Ghost in the Shell – Part 5

vermaden

Son of Beastie

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The Ghost in the Shell series were quite neglected while I was busy writing about other things. Its about time to continue the series. I hope you are not mad at me because of it. Here are another few things that I think some of you may find useful.

You may want to check other articles in the Ghost in the Shell series on the Ghost in the Shell – Global Page where you will find links to all episodes of the series along with table of contents for each episode’s contents.

Less More Useful​


From all less(1) command line options I find these very handy.

Often when you pass some command output to less(1) you loose color. To keep color in the less(1) output use --raw-control-chars (or -r for short equivalent) option.

The other useful less(1) option I find useful is --chop-long-lines (or -S for short equivalent) which prevents line wrapping. You can of course scroll horizontally to see what does not fit on the screen.

While less(1) is a command line program it also has a very nice --mouse option – with this option you can scroll its output with your mouse wheel. How cool is that? You can even specify how many lines you want to scroll with --wheel-lines=n options where ‘n is as you probably guessed the number of scrolled lines.

It may be also useful to make less(1) quit if you want to display file that its contents fits in the current console screen – use --quit-if-one-screen for that.

Often people when they want to just view some config files they use vi(1) (or their other favorite ${EDITOR} that they use) – even if they do not intend to edit the file. Its better to open such file in less(1) and if you find out that you would want to edit the file hit the ‘v char while being at less(1) – it will open that file in your ${EDITOR} for editing.

You can also display line number in less(1) with --LINE-NUMBERS option (or use -N for shorter equivalent).

less.jpg


Detox These Filenames​


Often when copying files from various sources the filenames may become corrupt in the process – mostly because of differences in encodings. To fix that very fast one may use detox(1) command. On FreeBSD systems its available as sysutils/detox package.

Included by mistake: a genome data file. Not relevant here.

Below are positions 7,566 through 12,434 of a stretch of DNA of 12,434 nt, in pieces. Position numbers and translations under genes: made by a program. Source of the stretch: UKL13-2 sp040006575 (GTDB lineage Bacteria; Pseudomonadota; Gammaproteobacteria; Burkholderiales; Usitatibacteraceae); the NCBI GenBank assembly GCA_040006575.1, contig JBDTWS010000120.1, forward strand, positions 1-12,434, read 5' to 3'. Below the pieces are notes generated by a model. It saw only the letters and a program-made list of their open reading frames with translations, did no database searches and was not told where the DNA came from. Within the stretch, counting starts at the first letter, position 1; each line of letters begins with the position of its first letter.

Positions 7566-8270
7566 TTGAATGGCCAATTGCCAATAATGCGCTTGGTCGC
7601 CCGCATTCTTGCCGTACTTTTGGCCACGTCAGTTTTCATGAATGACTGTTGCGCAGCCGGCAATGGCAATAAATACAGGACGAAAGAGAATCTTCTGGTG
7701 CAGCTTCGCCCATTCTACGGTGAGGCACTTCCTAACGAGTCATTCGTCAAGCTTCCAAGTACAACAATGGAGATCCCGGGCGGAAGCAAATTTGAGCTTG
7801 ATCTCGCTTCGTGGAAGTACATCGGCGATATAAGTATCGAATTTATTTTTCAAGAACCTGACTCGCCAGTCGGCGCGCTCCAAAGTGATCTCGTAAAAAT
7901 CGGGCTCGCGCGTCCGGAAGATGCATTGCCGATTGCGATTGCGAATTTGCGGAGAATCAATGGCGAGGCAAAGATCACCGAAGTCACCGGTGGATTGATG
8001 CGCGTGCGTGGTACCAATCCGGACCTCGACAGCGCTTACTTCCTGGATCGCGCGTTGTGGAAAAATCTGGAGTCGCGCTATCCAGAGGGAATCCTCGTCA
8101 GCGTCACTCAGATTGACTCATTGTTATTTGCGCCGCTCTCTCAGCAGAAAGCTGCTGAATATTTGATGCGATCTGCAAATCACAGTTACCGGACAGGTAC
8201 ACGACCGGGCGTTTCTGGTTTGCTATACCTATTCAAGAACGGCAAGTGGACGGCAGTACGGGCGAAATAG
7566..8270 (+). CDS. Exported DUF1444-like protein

% detox FILE


Of course detox(1) renames one file at a time so to rename all files in the current directory we will use simple loop.

% for FILE in *; do detox ${FILE}; done


If you want to also include subdirectories the do the following.

% find . -type f -exec detox {} ';'

Man Up the Info Pages​


In the learning process of mastering UNIX systems one has to get used to reading man(1) pages and often getting back to re-reading them when needed. Like with many other things the GNU folks wanted to do things in their own way – seems they did not liked the man(1) pages that much as they created info(1) pages as an alternative. I dunno about you but IMHO info(1) pages does not feel like the UNIX way … maybe it’s because GNU is a recursive acronym for GNU IS NOT UNIX
🙂


However there is an elegant way to convert any info(1) page into man(1) page by piping the info(1) page output into less(1) command – or other ${PAGER} that you use.

% info is | less

Real UNIX Sorting​


After you setup your UNIX environment the LC_ALL environment variable is mostly set to some UTF variant – like en_us.utf-8 for example. That has implications as names of files and directories are now sorted case insensitively. To get back to original case sensitive UNIX sorting you can use the LC_ALL variable set ‘C‘. You can use that on the fly or make it permanent by adding it to your shell configuration. For example with ls(1) command shown below.

% ls -1
FreeBSD.org
kernel.org
Linux.com
NetBSD.org
openbsd.org
X11.org
xorg.conf

% env LC_ALL=C ls -1
FreeBSD.org
Linux.com
NetBSD.org
X11.org
kernel.org
openbsd.org
xorg.conf

Faster Better Uptime​


When you want check for how long system was running we usually use uptime(1) command.

% uptime
8:15PM up 5 days, 4:42, 4 users, load averages: 0.71, 0.76, 0.82


But you can type just one letter instead of six and get even more info – the w(1) command. It also includes information about other active sessions to this system – which comes handy because you want to know if someone else can try to fix or configure the same things as you intend to.

% w
8:15PM up 5 days, 4:42, 4 users, load averages: 0.77, 0.78, 0.83
USER TTY FROM LOGIN@ IDLE WHAT
vermaden pts/0 :0 Thu10PM 3:09 -zsh (zsh)
szasstam pts/1 :0 Sun08PM 1day -zsh (zsh)
edwin pts/2 :0 7:04PM - -zsh (zsh)
larloch pts/3 :0 7:56PM - w

Filter Huge Files​


When you start grep(1) to filter really big file – like several gigabytes in size for example – the grep(1) command uses locale from LC_ALL and LANG variables – which as you probably guess right know from the context of this sentence – slows things down.

You can modify both LC_ALL and LANG on the fly to ‘C‘ value to make that grep(1) really fast – and when I mean fast I mean sometimes you will gain several orders of magnitude.

% env LC_ALL=C LANG=C grep string HUGEFILE


That is all for this episode. Hope you liked it.

EOF

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